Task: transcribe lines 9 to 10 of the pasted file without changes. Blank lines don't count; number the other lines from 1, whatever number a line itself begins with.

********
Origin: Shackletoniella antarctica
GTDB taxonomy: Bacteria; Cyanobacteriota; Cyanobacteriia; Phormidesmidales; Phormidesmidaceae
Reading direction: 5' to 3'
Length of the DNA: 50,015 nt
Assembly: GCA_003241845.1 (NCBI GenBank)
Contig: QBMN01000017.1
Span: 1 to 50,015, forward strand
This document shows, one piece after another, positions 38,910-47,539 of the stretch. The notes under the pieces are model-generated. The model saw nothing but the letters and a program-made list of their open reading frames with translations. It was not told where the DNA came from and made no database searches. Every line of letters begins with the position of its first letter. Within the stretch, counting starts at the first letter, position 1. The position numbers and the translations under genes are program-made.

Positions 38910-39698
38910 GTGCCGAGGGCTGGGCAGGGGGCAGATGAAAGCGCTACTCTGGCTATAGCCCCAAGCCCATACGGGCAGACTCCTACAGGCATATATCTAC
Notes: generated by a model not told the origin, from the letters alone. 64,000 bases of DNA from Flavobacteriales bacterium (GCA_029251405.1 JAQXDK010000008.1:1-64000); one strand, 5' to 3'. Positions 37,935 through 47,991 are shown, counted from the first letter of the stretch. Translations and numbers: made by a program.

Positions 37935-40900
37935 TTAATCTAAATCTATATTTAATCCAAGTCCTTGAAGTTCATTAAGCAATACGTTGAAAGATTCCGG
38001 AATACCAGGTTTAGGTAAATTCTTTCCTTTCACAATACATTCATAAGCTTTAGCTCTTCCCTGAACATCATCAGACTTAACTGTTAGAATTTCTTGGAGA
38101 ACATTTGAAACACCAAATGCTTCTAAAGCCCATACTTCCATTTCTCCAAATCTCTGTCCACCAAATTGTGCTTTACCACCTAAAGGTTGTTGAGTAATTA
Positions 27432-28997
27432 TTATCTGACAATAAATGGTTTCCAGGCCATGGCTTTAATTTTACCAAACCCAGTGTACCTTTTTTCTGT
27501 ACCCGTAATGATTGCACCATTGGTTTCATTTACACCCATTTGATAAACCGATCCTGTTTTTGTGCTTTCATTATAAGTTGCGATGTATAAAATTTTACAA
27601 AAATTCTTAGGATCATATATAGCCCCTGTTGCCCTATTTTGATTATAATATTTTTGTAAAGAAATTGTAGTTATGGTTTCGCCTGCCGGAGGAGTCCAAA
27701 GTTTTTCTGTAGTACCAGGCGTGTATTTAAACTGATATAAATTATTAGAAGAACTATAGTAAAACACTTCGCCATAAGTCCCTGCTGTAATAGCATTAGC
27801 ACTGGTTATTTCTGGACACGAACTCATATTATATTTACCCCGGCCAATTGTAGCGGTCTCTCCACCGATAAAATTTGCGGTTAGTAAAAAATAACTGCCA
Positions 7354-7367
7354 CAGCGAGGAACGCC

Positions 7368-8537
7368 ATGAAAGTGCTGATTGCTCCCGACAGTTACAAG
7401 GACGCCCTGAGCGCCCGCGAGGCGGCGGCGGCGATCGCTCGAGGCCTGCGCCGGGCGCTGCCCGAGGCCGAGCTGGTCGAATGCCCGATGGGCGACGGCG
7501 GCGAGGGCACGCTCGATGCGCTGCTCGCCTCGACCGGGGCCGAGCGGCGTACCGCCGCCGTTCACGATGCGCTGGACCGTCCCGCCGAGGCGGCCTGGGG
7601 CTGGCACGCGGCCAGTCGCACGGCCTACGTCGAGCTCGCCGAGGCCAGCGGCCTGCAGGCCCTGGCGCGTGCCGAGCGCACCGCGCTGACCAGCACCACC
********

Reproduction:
Positions 38910-39698
38910 GTGCCGAGGGCTGGGCAGGGGGCAGATGAAAGCGCTACTCTGGCTATAGCCCCAAGCCCATACGGGCAGACTCCTACAGGCATATATCTAC